Tuesday, October 24, 2006
A new theory on just what causes Earth's worst mass extinctions may help settle the endless scientific dust-up on the matter. Whether you favor meteor impacts, volcanic eruptions, cosmic rays, epidemics, or some other cause for the worst mass extinction events in Earth's history, no single cause has ever satisfied all scientists all the time for any extinction event. That may be because big extinctions aren't simple events.
The new Press/Pulse theory gets around the controversy by rejecting the all-or-nothing approach to mass extinction, calling instead on a combination of deadly sudden catastrophes - 'pulses' - with longer, steadier pressures on species - 'presses.'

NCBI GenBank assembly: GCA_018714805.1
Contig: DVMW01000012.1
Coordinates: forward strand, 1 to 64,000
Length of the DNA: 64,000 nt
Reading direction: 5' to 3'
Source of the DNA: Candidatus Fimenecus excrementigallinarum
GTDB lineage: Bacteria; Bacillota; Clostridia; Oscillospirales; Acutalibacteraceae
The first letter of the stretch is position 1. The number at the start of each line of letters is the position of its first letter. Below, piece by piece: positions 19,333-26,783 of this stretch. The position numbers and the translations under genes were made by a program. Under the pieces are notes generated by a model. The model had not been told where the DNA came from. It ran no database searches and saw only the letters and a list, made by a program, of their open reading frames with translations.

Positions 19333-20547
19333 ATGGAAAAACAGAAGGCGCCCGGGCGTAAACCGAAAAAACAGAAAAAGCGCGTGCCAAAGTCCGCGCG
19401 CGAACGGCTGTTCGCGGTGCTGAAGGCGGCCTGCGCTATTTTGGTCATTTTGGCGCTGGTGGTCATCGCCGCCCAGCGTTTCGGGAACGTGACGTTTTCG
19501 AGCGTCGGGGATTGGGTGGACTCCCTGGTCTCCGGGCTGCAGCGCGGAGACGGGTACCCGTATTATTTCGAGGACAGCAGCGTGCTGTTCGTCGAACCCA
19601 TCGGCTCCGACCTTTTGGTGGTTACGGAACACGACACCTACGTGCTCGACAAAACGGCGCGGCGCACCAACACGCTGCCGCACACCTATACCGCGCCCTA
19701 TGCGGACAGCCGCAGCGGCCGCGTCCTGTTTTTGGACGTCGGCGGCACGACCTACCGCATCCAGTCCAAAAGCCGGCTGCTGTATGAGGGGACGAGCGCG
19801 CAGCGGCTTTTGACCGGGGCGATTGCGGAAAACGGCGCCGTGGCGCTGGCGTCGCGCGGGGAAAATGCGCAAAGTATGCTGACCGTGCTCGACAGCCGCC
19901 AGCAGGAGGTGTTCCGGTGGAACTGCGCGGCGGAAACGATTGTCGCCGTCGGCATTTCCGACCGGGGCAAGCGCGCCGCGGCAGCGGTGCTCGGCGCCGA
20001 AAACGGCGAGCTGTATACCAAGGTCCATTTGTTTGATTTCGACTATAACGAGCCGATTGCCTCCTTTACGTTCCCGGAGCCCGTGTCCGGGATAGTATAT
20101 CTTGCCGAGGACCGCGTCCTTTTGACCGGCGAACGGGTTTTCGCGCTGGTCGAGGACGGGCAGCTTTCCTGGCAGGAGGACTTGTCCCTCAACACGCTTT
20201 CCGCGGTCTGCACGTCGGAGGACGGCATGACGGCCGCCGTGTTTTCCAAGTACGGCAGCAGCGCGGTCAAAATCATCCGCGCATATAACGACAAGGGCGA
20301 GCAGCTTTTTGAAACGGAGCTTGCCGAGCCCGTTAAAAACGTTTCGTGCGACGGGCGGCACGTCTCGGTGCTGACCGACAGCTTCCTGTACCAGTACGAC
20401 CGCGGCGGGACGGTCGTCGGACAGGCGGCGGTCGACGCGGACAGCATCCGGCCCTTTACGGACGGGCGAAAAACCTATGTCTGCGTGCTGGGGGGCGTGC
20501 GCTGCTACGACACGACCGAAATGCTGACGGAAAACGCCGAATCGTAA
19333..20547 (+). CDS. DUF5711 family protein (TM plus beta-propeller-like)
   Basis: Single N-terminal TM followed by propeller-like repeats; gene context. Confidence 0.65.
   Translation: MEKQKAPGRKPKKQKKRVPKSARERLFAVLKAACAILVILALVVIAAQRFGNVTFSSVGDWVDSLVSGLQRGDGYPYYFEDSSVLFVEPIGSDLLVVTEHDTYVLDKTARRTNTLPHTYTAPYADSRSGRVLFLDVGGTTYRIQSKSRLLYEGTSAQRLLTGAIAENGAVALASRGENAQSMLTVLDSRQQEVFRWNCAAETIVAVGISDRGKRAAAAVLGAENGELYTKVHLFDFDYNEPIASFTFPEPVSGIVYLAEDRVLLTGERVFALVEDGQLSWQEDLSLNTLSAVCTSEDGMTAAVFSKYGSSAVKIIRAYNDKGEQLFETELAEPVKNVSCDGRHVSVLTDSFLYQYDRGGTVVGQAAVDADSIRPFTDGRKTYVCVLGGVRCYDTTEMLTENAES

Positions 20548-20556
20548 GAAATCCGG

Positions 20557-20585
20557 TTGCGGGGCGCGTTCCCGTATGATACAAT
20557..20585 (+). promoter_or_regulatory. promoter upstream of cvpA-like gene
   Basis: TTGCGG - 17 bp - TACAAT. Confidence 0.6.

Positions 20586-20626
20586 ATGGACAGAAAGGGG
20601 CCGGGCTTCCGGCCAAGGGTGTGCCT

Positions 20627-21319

'What we wanted to do is move away from the idiosyncratic approach to extinction mechanisms and look for what these intervals had in common. If you have A and B you will get a mass extinction,' said Ian West, a 2006 graduate of Hobart and William Smith Colleges in Geneva, New York.
West and Hobart and William Colleges paleontology professor Nan Crystal Arens are scheduled to present their work on the Press/Pulse theory on Wednesday, 25 October, at the 118th annual meeting of the Geological Society of America held Oct. 22 to Oct. 25 in Philadelphia. [Evolution, Science, Palaeontology]
Continued at "New theory for mass extinctions"
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